She’ll be the church’s speaker for its continuing “Jesus in the 21st Century” lecture series. At 7 p.m., Oct. 17, Taylor will speak on “The Wedding of Heaven and Earth.” Free. On Oct. 18, she’ll conduct a workshop on “Lunar Spirituality for the 21st Century” (Admission $60). And on Oct. 19, she’ll give the sermon (“The Treasures of Darkness”) at the 11 a.m. service. Details and registration form for workshop here.





-- Tim Funk

Saturday, August 9, 2014

Grahams reflecting on heaven and hell


Heaven and hell are in the news again, thanks pretty much to one North Carolina family:

  • Billy Graham will offer a message about heaven in a new film set to air in November, when the Charlotte-born evangelist turns 96. The never-before-seen footage was filmed at his Montreat home last year. His thoughts about the hereafter will be part of a DVD called “My Hope 2014 with Billy Graham.”
  • Graham's daughter, Anne Graham Lotz, a Raleigh-based evangelist, has just released an updated version of her 2001 book, “Heaven: My Father’s House.”
  • And Franklin Graham, head of the Charlotte-based Billy Graham Evangelistic Association, begins his article in the current edition of BGEA's  Decision magazine this way: “Heaven is not for cowards!”
  • That brings us to hell: The cover of the July/August edition of Decision features a picture of what looks like a sea of lava and this headline: “COWARDS Destined For The Lake of Fire.”
  • Speaking of hell, there’s no word about Billy Graham's next book, which – as we reported in March – will be about hell. “He’s not able to work on it,” Franklin Graham told me then. “But he gave us the outlines of what he wanted.”


Last November, on his 95th birthday, Billy Graham talked about the cross of Jesus in a DVD called “My Hope 2013 with Billy Graham.” It was aired on FOX News, at Graham's celebrity-studded birthday party at the Grove Park Inn in Asheville, and in homes and churches around the country.

In the free-of-charge sequel, which will also be used as an evangelizing tool, the elder Graham will talk about heaven.

“Because he will turn 96 on November 7, his thoughts are constantly on Heaven,” Franklin Graham wrote recently. “And we have captured these in a video. ... It’s a powerful evangelistic film that weaves this new message from my father around several real-life stories of how the Gospel changes hearts.”

There’s a full-page ad for “My Hope 2014 with Billy Graham” in that current edition of “Decision.”

Several pages later, there’s an article by Anne Graham Lotz that cites biblical quotes about heaven.

 “I’ve been thinking a lot about Heaven lately,” she writes. “My father seems to be in transition from his home here to our Father’s house. … My mother has already gone on ahead.”

And the edition’s cover article is Franklin Graham's, about the fate he says is waiting for cowards.

 His magazine piece is based on a controversial speech he gave in May at a Washington gathering of the Family Research Council.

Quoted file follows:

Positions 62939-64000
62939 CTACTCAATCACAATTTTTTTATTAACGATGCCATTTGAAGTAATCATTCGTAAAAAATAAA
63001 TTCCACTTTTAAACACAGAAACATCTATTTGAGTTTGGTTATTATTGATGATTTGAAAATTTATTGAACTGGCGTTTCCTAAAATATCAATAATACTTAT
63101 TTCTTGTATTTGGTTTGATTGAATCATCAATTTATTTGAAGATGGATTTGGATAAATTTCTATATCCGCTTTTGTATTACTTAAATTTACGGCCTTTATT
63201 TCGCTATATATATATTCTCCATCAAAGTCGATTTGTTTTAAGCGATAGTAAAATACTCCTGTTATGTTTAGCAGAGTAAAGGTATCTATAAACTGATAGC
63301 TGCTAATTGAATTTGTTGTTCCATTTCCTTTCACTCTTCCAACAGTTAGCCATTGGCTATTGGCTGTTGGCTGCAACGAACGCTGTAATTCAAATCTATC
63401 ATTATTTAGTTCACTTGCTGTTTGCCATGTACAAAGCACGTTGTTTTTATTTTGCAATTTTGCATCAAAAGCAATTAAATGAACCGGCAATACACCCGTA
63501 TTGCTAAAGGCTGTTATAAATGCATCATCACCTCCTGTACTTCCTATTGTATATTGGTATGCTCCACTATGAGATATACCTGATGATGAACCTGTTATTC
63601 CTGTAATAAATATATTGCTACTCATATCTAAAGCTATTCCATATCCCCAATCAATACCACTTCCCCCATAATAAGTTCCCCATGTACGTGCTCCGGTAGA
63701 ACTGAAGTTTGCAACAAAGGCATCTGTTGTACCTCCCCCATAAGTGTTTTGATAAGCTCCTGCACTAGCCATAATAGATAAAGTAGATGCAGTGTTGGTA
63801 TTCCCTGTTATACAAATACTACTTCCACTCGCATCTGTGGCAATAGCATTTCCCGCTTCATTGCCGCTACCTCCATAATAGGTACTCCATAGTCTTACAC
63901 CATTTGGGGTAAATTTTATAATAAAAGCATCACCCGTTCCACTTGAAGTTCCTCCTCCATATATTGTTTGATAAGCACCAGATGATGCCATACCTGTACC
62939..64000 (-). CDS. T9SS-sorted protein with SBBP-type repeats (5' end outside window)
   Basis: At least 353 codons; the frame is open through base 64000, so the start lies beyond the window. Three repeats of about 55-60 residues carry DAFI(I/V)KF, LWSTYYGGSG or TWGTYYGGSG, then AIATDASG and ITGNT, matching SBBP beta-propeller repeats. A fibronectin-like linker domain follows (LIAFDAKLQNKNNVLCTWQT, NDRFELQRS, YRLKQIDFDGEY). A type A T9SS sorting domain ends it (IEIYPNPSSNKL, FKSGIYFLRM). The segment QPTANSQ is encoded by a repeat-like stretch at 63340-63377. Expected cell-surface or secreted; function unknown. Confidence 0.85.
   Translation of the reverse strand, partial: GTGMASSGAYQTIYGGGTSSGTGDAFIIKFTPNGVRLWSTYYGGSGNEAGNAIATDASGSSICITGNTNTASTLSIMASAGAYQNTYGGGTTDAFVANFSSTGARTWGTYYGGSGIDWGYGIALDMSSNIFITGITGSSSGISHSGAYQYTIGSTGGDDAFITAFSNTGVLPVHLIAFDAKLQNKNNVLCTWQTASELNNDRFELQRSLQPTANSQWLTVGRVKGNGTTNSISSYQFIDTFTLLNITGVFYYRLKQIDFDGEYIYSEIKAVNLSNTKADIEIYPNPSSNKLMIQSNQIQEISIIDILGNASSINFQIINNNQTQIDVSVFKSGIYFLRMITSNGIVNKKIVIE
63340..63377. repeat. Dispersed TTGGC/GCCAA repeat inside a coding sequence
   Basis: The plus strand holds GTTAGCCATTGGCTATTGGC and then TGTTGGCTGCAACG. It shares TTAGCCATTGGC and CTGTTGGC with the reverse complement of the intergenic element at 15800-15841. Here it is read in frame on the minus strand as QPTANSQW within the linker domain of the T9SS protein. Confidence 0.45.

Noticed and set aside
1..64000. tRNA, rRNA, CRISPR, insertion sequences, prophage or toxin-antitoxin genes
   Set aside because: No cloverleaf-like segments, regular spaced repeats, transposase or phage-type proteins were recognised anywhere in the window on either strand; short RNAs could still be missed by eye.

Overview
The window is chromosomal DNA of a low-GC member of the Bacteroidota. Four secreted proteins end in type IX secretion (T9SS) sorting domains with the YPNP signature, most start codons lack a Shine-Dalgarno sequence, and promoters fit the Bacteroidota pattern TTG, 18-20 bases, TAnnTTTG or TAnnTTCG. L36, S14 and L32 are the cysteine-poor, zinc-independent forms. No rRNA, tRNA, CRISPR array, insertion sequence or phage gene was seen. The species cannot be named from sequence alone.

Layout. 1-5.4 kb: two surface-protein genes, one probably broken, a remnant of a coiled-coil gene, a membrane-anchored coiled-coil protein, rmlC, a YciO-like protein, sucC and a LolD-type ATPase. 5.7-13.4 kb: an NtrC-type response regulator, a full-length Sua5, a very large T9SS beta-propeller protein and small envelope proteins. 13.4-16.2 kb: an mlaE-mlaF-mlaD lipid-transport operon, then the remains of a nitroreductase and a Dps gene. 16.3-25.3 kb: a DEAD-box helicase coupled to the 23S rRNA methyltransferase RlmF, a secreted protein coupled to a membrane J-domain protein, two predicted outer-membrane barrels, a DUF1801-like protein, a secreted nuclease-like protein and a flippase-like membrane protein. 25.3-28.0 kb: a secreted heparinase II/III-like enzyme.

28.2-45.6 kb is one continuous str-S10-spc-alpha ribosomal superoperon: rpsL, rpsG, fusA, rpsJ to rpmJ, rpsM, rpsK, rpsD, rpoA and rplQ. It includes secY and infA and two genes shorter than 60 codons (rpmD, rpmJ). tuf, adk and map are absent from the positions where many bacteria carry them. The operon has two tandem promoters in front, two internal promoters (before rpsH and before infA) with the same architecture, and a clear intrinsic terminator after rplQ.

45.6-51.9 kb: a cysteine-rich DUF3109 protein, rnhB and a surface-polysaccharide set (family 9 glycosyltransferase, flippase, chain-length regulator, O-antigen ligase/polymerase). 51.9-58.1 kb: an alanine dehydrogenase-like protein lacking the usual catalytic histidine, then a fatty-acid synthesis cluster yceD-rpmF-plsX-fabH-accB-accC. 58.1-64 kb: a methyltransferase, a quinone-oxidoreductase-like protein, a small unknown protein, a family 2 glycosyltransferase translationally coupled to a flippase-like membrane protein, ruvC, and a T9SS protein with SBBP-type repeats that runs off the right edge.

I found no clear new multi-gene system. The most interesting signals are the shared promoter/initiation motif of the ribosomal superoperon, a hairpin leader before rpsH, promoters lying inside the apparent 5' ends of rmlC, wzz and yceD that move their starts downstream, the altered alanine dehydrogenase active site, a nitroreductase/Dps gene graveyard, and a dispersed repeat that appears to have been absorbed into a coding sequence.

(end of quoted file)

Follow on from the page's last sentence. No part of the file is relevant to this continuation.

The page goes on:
In his remarks, he referred to a passage in the New Testament’s Book of Revelation that lists eight groups of people that will end up “in the lake that burns with fire and brimstone.”


Leading the list: cowards – a group, Graham suggested, that includes Christians who don’t speak out against abortion and homosexuality.

-- Tim Funk

Thursday, August 7, 2014

Methodist Women leader to speak at Pfeiffer University


Harriett Olson, CEO of the 800,000-member United Methodist Women, will give two commencement addresses Saturday (August 9) at Pfeiffer University in Misenheimer in Stanly County.

 She will speak at ceremonies scheduled for 10:30 a.m. and 2 p.m.

The school will also hold “An Evening with Harriett Olson” on Friday (August 8), 6:30 p.m. at Stokes Student Center.

 United Methodist Women gives $15 million annually for work with women and children. The group also participates in the United Methodist Church's global ministries and holds Mission U weeks around the country to explore spiritual and social justice issues.

Details on the Pfeiffer events: 704-463-3073.

-- Tim Funk

Friday, July 11, 2014

Signs I'd like to see at next protest blocking buses of immigrant children


“U-S-A! U-S-A!”

My heart swelled when I heard this communal roar of support last week from fans of the U.S. soccer team.

Then, the same week, I heard the very same chant from flag-waving protesters in Murietta, Calif. They turned “U-S-A! U-S-A!” into an angry taunt, directed at 140 women and children from Central America.

This time, my heart sank.

As these protesters illegally blocked U.S. Border Patrol buses, they insisted the undocumented immigrants on board were lawbreakers.

Maybe so, though many were fleeing such dangerous conditions in Guatemala, El Salvador and Honduras that they may yet qualify as refugees.

Do we have a broken immigration system that needs fixing? Absolutely.

But whatever the legal issues, the protesters’ rush to dehumanize these vulnerable women and children struck this faith and values reporter as a violation of the one rule – the Golden Rule – enshrined by all the world’s great religions.

Watching the protesters on TV and on YouTube, I didn’t see “Love your neighbor” on any of their signs. I did hear one woman, wearing an American flag blouse, chant “Not Our Kids, Not Our Problem.”

Most of the country’s religious leaders have not forgotten that their holy books teach that immigrants, documented or otherwise, are their brothers and sisters. So there’s now a broad faith coalition – including evangelical preachers, Catholic bishops, rabbis and mainline Protestant pastors – that has been lobbying, so far to no avail, for comprehensive immigration reform.

But apparently some in the pews, including the protesters in Murietta, remain unconvinced.

Perhaps, I thought, some competing signs at the next bus-blocking protest could get them to reconsider. Or at least tone down the hostility.

So, to answer “Go Back Home!” how about this sign: “You shall treat the stranger who sojourns with you as the native among you, and you shall love him as yourself. – Leviticus 19: 34.”

To compete with “Save Our Children from Disease” and “Agents: Secure Our Borders, Not Change Diapers,” I’d suggest this: “For I was hungry and you gave me food, I was thirsty and you gave me drink, I was a stranger and you welcomed me. – Matthew, 25:35.”

And to counter “Deport Illegals!” and "America is Being Invaded," here’s a sign-worthy sentiment that many seem to have forgotten: “Give me your tired, your poor, your huddled masses yearning to breathe free. – The Statue of Liberty.”

-- Tim Funk